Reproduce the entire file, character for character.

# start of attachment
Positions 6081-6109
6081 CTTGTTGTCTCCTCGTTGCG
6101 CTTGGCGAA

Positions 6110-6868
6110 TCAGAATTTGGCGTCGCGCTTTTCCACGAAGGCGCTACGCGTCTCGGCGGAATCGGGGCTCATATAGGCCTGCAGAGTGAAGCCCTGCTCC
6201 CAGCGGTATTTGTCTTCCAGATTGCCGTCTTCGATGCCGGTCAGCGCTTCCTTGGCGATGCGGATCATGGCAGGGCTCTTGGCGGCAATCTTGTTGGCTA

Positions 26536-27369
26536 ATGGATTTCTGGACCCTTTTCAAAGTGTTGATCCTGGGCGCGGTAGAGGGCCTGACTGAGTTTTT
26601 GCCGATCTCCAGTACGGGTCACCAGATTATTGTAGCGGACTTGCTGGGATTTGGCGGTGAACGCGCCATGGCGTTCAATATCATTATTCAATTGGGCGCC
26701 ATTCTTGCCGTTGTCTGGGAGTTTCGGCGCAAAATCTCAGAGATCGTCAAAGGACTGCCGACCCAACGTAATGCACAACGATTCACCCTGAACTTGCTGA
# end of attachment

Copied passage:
Positions 6081-6109
6081 CTTGTTGTCTCCTCGTTGCG
6101 CTTGGCGAA

Positions 6110-6868
6110 TCAGAATTTGGCGTCGCGCTTTTCCACGAAGGCGCTACGCGTCTCGGCGGAATCGGGGCTCATATAGGCCTGCAGAGTGAAGCCCTGCTCC
6201 CAGCGGTATTTGTCTTCCAGATTGCCGTCTTCGATGCCGGTCAGCGCTTCCTTGGCGATGCGGATCATGGCAGGGCTCTTGGCGGCAATCTTGTTGGCTA

Positions 26536-27369
26536 ATGGATTTCTGGACCCTTTTCAAAGTGTTGATCCTGGGCGCGGTAGAGGGCCTGACTGAGTTTTT
26601 GCCGATCTCCAGTACGGGTCACCAGATTATTGTAGCGGACTTGCTGGGATTTGGCGGTGAACGCGCCATGGCGTTCAATATCATTATTCAATTGGGCGCC
26701 ATTCTTGCCGTTGTCTGGGAGTTTCGGCGCAAAATCTCAGAGATCGTCAAAGGACTGCCGACCCAACGTAATGCACAACGATTCACCCTGAACTTGCTGA